Adam Haar Horowitz Dissertation Defense

Dissertation Title:  Words Create Worlds: Targeted Dream Incubation


This thesis examines the potential for targeted dream incubation (primarily through devices) to influence dream content across multiple sleep stages and alter post-sleep cognition. This research emphasizes the execution of a scientifically reliable dream incubation protocol, as well as reviewing oneiric chemicals and cultural practices. Along with a wonderful team, I have developed a wearable system (Dormio) and associated protocol (Targeted Dream Incubation: TDI) that cause experimental subjects to dream specifically and reliably of an experimenter-chosen theme, using stimuli presented in the NREM 1 (N1) phase of sleep in combination with serial awakenings. The experimental work of this thesis centers on four experiments utilizing TDI. Our first experiment demonstrates that TDI in N1 does, indeed, induce cue-related dreaming and can be used to augment creativity across a range of tasks related to incubated dream themes, as seen with both objective and subjective creativity assessment. Still further analysis shows that our TDI protocol can be used to augment creative self-efficacy, the belief that one has the ability to produce creative outcomes. Our second experiment shows that TDI can be used to influence daydreams as well as night dreams, and enables controlled experimental comparisons of these brainstates. This experiment further validates a non-contact version of TDI, in which dream incubation is effective simply via timed audio cues without any wearable sleep staging device. Pushing beyond bench science to clinical practice, a third experiment in collaboration with PTSD focused psychiatrists examines the capacity for TDI to influence people’s levels of self-efficacy regarding nightmares and dreaming (the belief one can control one’s dream content, a key predictor of successful nightmare therapies). We show TDI can significantly improve dream related self-efficacy, as well as reduce nightmare related complaints. Finally, a fourth pilot experiment extends our dream incubation protocols into the REM state, opening up avenues for influencing novel mnemonic and affective dream-related functions.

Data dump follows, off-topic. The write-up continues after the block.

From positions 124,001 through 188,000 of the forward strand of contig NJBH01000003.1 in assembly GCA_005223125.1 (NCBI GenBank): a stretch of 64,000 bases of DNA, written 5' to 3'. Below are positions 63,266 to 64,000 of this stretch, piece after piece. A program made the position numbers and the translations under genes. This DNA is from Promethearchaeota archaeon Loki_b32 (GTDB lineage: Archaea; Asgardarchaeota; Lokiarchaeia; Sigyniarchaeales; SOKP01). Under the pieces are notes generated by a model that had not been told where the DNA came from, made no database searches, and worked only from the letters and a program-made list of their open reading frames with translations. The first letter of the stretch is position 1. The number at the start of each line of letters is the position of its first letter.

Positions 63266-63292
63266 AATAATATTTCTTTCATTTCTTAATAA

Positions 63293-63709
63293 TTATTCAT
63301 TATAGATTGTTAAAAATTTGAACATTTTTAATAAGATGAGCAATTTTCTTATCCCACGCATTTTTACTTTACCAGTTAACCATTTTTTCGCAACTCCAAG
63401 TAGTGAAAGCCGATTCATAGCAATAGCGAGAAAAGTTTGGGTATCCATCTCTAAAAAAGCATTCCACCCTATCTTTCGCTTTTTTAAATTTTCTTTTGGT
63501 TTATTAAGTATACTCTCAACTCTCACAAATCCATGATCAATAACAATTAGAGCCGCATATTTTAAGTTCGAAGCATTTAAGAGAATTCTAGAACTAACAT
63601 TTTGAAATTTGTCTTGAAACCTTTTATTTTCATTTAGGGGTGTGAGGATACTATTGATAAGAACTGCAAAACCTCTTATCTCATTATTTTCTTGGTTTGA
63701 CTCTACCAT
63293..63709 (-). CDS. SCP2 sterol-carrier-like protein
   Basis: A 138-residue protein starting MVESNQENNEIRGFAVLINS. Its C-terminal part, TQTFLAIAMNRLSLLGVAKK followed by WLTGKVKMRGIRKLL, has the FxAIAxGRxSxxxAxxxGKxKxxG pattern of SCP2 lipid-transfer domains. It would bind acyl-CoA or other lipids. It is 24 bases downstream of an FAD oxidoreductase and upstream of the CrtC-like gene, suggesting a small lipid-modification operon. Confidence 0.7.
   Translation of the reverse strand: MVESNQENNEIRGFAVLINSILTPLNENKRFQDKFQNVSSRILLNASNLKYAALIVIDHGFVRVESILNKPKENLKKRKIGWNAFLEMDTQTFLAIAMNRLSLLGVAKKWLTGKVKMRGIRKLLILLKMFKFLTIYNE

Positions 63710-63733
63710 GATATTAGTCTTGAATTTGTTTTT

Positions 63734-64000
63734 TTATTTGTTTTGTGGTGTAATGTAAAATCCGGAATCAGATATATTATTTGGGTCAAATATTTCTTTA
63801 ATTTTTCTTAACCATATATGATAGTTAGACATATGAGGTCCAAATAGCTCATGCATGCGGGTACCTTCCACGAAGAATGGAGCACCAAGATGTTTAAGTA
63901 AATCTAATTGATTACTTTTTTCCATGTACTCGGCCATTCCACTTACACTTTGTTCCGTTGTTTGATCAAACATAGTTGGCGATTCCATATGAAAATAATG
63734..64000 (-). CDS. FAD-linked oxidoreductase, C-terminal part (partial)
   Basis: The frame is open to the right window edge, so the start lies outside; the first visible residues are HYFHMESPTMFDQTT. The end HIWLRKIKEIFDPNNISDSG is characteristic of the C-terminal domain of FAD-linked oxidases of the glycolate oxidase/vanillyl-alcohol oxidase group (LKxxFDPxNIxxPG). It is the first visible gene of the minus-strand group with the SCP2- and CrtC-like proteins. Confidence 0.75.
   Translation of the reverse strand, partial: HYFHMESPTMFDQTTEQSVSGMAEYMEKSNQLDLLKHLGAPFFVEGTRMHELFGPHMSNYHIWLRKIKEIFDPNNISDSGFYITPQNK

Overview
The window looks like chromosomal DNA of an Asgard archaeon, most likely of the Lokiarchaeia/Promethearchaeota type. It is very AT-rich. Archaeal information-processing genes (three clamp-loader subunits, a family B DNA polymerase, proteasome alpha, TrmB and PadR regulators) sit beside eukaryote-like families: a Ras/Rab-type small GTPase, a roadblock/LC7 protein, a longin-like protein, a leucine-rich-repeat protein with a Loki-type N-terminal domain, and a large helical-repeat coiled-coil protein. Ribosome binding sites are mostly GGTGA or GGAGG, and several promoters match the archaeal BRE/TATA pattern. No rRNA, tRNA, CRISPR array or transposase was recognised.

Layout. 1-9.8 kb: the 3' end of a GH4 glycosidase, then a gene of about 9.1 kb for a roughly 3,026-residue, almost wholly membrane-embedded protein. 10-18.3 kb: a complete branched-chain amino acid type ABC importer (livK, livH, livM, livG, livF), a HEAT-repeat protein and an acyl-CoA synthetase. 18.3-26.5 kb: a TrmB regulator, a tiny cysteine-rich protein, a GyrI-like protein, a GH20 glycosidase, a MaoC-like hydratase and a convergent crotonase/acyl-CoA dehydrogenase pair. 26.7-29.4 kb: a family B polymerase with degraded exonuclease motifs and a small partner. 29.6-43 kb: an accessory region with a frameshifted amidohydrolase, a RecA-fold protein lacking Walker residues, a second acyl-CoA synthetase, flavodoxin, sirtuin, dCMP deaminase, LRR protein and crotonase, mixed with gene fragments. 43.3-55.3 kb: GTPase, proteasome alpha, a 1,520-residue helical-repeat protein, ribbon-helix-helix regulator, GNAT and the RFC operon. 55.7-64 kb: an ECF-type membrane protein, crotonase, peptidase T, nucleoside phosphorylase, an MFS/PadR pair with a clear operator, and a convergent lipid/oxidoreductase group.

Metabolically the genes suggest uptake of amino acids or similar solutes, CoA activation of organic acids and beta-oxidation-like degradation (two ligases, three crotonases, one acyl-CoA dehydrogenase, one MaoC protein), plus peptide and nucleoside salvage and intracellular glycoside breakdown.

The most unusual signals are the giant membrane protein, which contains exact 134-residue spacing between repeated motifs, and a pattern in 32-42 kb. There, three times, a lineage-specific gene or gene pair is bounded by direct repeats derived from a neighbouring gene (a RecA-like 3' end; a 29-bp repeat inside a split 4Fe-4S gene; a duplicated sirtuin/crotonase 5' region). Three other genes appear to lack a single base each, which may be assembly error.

The results extend the potential bench science and clinical relevance of our suite of dream incubation protocols and technologies. We identify new opportunities for interfacing with human cycles of memory, mind-wandering, emotional adaptation and creative cognition across the full 24 hour spectrum of thought. Our dream incubation system has spawned a series of experiments, both scientific and artistic, and been an impetus for the first conference and first collection of scientific papers on the new field of Dream Engineering. Beyond describing the creation and validation of dream incubation tools, this thesis explores applications and implications of incubating dreams, maps out methods of community building for pluralistic perspectives in dream research, and extends our published writings on the ethics of this research in order to outline an appropriate future for the emerging field of Dream Engineering.

Committee members:

Dr. Pattie Maes
Professor, MIT Media Lab
Director, Fluid Interfaces Group

Dr. Robert Stickgold
Professor of Psychiatry, Harvard Medical School
Director, Center for Sleep and Cognition, Beth Israel Deaconess Medical Center,

Dr. Caroline A. Jones

Professor in the History, Theory, and Criticism section, Department of Architecture, MIT.
Associate Dean, School of Architecture and Planning, MIT

Dr. Matthew Spellberg
Faculty, Outer Coast College,
Junior Fellow, Harvard Society of Fellows

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